It is not clear at the outset why, but some twenty-five years later, aged and in ill-health, West is bedridden and decides to contact his three estranged children and wife, all scattered across the globe. He does this with a virtual headset and avatar, Virtual tours plus “face to face” meetings in venues as diverse as Brussels, China, and Africa. West’s children have all taken separate paths, adjusting to the collapse in their own ways, but all have misgivings with their father. So we basically have three separate dialectics which doesn’t make for fully fleshed out drama. The splintering of the family is directly analogous to the splintering of the geopolitical landscape. Like the Syfy series, “Incorporated,” there are green and red zones.
This is less of a problem in the concluding two chapters where human interaction is more compelling. West contacts his estranged wife of 25 years, Rachel, also once a scholar researcher, who turned her back on academia to join a commune in Vermont, quite successfully as it turns out. West is receiving some experimental treatment for a pandemic staph infection. Rachel is ill, too and Julian wants them to be together to share the treatment. The transmission is cut off before she can answer.
In the final chapter we learn why West is receiving the treatment and from whom as well as other ulterior motives for contacting his family. It’s worth a look and makes for a quick read.
"Splinterlands" is about "Splinterlands", a popular political tome of the early 2020s on a par with books by authors like Francis Fukuyama and Thomas Piketty in terms of its popularity and notoriety. And it's also about the Splinterlands, the disintegration of the interconnected post-Cold War liberal consensus world of international organizations and commerce that takes place between roughly 2018 and the middle of the 21st century, when the action of this short novel takes place. It's a first-person narrative by the largely sidelined author of "Splinterlands" after the fall of the current order, both a political account and an account of his own broken life and family.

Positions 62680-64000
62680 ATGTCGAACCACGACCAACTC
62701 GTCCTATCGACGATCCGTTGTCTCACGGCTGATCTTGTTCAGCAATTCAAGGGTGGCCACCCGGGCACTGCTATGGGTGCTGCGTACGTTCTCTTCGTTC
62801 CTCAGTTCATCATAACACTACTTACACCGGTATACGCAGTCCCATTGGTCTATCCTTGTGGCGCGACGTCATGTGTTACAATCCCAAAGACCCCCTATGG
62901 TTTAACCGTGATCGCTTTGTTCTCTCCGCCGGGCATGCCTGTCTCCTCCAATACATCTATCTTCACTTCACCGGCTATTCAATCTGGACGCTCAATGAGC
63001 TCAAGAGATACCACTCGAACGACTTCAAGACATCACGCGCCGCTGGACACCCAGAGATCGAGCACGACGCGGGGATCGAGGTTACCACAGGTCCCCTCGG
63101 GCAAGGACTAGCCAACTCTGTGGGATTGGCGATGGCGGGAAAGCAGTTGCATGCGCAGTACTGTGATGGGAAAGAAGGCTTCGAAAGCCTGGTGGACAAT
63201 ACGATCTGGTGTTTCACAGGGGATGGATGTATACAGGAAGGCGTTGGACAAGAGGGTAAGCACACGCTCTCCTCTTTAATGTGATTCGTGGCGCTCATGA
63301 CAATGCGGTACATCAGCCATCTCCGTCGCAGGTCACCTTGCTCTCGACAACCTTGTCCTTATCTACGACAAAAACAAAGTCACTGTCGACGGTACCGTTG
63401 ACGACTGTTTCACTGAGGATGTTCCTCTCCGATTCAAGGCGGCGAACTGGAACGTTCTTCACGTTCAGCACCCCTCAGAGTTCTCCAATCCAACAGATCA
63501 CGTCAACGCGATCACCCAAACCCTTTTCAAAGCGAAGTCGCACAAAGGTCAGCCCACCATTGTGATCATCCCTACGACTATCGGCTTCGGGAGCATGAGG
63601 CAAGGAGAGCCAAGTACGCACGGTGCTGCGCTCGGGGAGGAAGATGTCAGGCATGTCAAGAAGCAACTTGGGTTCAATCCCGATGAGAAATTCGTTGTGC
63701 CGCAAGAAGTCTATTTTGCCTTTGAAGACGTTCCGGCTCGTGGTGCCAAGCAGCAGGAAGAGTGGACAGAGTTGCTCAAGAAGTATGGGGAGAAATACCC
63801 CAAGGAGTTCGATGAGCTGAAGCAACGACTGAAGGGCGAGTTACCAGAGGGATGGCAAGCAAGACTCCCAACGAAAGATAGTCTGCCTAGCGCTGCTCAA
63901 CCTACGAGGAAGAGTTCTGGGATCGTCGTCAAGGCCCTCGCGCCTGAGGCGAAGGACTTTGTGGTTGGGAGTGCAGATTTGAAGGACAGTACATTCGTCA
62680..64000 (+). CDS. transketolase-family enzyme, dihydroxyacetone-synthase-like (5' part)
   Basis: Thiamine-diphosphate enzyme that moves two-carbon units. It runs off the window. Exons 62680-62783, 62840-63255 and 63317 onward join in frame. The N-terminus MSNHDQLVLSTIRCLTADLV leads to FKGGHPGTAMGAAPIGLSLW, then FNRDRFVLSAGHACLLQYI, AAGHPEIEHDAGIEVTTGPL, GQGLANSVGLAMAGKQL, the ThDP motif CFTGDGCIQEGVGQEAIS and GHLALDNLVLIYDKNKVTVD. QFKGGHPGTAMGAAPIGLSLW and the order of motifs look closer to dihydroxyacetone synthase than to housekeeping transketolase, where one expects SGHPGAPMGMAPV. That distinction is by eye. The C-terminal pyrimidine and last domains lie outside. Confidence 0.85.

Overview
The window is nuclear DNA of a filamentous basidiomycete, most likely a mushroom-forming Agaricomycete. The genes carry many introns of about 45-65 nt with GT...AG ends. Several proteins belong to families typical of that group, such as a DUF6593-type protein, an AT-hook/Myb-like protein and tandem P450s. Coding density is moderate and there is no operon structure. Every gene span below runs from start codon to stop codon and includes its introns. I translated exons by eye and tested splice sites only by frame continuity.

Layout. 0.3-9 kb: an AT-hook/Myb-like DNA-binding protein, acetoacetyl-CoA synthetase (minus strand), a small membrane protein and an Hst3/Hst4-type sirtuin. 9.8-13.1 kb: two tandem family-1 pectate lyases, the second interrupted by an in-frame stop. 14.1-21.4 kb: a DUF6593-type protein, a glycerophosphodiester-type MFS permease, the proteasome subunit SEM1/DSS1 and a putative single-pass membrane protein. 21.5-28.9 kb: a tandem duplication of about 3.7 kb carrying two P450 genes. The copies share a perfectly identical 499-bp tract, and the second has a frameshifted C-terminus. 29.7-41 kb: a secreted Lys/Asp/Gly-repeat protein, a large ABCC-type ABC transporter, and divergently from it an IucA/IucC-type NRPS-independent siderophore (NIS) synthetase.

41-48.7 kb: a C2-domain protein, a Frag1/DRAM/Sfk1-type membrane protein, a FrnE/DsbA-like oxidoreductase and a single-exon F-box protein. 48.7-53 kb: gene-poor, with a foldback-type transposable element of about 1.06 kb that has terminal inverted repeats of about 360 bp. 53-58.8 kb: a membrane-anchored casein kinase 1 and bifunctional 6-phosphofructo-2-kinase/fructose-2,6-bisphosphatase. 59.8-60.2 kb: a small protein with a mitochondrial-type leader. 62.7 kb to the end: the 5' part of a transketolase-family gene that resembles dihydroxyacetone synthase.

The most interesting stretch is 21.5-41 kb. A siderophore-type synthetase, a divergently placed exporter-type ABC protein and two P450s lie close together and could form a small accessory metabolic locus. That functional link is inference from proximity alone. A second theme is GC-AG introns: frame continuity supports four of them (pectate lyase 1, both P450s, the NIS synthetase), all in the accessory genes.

There are elements of Whitley Strieber and James Kunetka's "Warday" here, in that "Splinterlands" is a tour of a post-catastrophe realm, spending sections on the fates of various cities and nations and how they got there. (Unlike "Warday", the Armageddon here wasn't wrought by bombs but rather by climate change and neo-nationalism in the form of Trump, Farage, Le Pen, and company.) Those seeking a traditional novel may be disappointed, as these aspects of "Splinterlands" are essentially a journalistic-style account of recent history from the perspective of about forty years hence. (In that respect, "Splinterlands" follows in the tradition of "A Short History of the Future" by W. Warren Wagar, another progressive writer.)
One of the most compelling aspects of "Splinterlands" is the set of endnotes, intended to have been appended later by a skeptical scholar. These reminded me of the notes in Nabokov's "Pale Fire" -- they tell an entire story on their own, greatly enriching the whole.
"Splinterlands" is a pessimistic work, but one that rings true. Feffer leaves it to the reader to decide whether it presents a world that is inevitable, or one that can yet be avoided.
A geo-paleontologist might view a catastrophic disintegration of civilization as inevitable. But we read dystopian fiction like Splinterlands precisely because nothing is inevitable, to a people who have a will not to permit it to be. If you are one of those people, I recommend that you have a look at Splinterlands.